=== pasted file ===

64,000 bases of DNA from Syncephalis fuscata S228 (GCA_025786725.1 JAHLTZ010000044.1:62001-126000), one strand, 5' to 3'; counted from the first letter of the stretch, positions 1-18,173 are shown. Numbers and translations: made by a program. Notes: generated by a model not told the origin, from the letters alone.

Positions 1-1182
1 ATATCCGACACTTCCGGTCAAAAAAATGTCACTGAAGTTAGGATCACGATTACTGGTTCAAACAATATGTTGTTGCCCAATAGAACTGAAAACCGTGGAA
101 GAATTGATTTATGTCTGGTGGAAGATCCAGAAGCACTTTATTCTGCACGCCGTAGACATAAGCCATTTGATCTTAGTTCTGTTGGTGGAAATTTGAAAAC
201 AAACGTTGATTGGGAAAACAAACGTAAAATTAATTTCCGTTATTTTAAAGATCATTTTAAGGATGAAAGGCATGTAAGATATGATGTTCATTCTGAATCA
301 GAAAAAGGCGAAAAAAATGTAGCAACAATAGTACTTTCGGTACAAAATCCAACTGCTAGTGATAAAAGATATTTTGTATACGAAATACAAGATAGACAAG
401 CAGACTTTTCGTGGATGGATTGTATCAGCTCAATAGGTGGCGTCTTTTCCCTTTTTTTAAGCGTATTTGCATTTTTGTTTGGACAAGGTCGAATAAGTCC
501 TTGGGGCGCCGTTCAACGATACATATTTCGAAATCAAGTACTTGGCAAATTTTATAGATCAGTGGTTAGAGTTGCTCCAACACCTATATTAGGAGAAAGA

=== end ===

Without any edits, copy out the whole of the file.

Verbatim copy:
64,000 bases of DNA from Syncephalis fuscata S228 (GCA_025786725.1 JAHLTZ010000044.1:62001-126000), one strand, 5' to 3'; counted from the first letter of the stretch, positions 1-18,173 are shown. Numbers and translations: made by a program. Notes: generated by a model not told the origin, from the letters alone.

Positions 1-1182
1 ATATCCGACACTTCCGGTCAAAAAAATGTCACTGAAGTTAGGATCACGATTACTGGTTCAAACAATATGTTGTTGCCCAATAGAACTGAAAACCGTGGAA
101 GAATTGATTTATGTCTGGTGGAAGATCCAGAAGCACTTTATTCTGCACGCCGTAGACATAAGCCATTTGATCTTAGTTCTGTTGGTGGAAATTTGAAAAC
201 AAACGTTGATTGGGAAAACAAACGTAAAATTAATTTCCGTTATTTTAAAGATCATTTTAAGGATGAAAGGCATGTAAGATATGATGTTCATTCTGAATCA
301 GAAAAAGGCGAAAAAAATGTAGCAACAATAGTACTTTCGGTACAAAATCCAACTGCTAGTGATAAAAGATATTTTGTATACGAAATACAAGATAGACAAG
401 CAGACTTTTCGTGGATGGATTGTATCAGCTCAATAGGTGGCGTCTTTTCCCTTTTTTTAAGCGTATTTGCATTTTTGTTTGGACAAGGTCGAATAAGTCC
501 TTGGGGCGCCGTTCAACGATACATATTTCGAAATCAAGTACTTGGCAAATTTTATAGATCAGTGGTTAGAGTTGCTCCAACACCTATATTAGGAGAAAGA